In the end, despite his dry style, Millie has given us penetrating insights into the ARVN side of the Vietnam War, and into Australia’s unique contribution.

—John Mort

Assignment in Samarra by Frank M. Smart

22222222222222222222222222222Frank M. Smart was drafted into the Army in 1964 and served on active duty for seven years. He arrived in Dong Ha in May of 1968, and was assigned to the First Cavalry Division’s 42nd Public Information Detachment. His MOS was 71Q20, Combat Reporter. He had received his military education at Fort Benjamin Harrison, Indiana, the same place I learned to be an Army stenographer. 

Smart’s Assignment in Samarra (Tate Publishing, 192 pp., $12.99, paper) “is a work of fiction,” the author says. It’s a handsome little book, with a title that echoes that of John O’Hara’s first novel, Appointment in Samarra. That echo is all that Smart’s novel has in common with O’Hara’s book, however, other than it also is set in the Middle East. On the first page, the hero gives a short speech about the deja vu of being in another “God forsaken hell hole,” and how he doesn’t want to die to make Islamic fanatics free.

He then expresses disgust for South Vietnam’s ARVN troops, who, he says, were “perfectly willing for me and my fellow soldiers to die to make them free, but they were not necessarily willing to die for it.” The implication is that ARVN troops avoided casualties in South Vietnam. I checked the statistics, and ARVN troops did die, in at least three times the numbers as American troops did.

Frank Smart

I’ve read criticisms elsewhere about the bravery of ARVN troops, but one cannot question their fatalities. Brave or not, they died. Maybe they died hiding under their mothers’ beds, but they did die. It’s a myth that they did not.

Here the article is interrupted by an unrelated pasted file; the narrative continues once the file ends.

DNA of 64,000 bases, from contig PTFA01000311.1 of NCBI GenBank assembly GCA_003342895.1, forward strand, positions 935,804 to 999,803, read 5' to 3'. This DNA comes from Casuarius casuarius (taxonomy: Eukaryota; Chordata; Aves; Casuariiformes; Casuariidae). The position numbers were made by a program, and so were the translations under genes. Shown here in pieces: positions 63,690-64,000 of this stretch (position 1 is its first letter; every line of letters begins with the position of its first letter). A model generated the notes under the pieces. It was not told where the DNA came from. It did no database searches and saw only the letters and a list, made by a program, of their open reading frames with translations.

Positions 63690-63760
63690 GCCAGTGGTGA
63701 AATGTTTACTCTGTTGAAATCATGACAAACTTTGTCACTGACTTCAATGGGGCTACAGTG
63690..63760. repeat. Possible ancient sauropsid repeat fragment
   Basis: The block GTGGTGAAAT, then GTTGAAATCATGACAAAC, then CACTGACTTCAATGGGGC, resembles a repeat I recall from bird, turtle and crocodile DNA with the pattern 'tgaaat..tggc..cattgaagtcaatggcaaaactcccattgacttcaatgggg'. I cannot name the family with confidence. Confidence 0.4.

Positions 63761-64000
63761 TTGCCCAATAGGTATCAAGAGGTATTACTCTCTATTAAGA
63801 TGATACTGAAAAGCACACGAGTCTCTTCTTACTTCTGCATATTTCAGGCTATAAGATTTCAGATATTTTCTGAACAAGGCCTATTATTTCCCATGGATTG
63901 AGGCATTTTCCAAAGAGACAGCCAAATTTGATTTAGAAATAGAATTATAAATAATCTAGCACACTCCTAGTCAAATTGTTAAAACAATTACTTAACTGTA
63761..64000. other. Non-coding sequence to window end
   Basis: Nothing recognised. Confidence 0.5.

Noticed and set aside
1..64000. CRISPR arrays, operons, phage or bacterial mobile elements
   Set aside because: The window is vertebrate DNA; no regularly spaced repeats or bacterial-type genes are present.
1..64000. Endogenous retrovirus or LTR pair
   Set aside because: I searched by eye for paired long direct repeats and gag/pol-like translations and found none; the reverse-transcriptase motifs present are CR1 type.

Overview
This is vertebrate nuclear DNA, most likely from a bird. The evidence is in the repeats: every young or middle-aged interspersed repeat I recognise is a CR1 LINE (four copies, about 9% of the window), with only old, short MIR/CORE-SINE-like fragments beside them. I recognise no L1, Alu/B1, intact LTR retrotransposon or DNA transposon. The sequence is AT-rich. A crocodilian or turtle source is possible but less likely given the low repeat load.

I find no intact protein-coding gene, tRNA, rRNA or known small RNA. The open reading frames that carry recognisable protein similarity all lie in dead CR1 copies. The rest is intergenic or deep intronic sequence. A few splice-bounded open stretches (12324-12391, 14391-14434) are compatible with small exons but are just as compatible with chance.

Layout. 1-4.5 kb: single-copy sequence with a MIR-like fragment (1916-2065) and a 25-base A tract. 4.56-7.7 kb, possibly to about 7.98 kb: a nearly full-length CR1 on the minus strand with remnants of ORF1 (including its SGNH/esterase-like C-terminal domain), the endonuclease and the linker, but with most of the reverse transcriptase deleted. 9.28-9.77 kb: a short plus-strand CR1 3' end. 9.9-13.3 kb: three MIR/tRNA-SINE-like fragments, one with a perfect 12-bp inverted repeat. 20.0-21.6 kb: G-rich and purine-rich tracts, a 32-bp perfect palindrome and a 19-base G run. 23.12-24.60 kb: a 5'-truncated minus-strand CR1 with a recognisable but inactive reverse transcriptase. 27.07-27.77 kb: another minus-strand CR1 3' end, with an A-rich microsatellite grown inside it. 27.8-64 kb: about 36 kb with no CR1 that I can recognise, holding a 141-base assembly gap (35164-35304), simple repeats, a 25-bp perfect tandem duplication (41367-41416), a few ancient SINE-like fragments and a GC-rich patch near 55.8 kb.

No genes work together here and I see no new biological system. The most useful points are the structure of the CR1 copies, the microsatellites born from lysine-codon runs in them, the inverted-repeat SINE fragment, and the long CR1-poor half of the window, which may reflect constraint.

Jack Spraggins, the hero of this book, is a Vietnam veteran who gets picked, at a handsome fee, to go to Iraq with a seven-member fact-finding group. They go there to investigate allegations of bribery, graft, and poor workmanship. He and his committee are ambushed and Jack uses his Vietnam-War-honed fighting skills to defeat a large contingent of insurgents with weapons he obtains in a manner that can only be called divine intervention.

Jack is unsure if the cavalry will come in and save him and his cohorts in time. I won’t ruin the suspense, but will say that the reader is told that there will be a sequel with more of Jack’s derring-do. The next time it looks as though he will be going into Southeast Asia to rescue American POWs, which has been a life-long obsession. He knows they are there.

This short thriller will please those who agree with Smart’s vision of the world. He has a lot of positive things to say about Vietnam veterans, always a refreshing change. And he mentions a lot of American icons, including John Wayne, who is quoted non-ironically saying “Saddle Up.”

That’s always a good thing to do in times of crisis.

—David Willson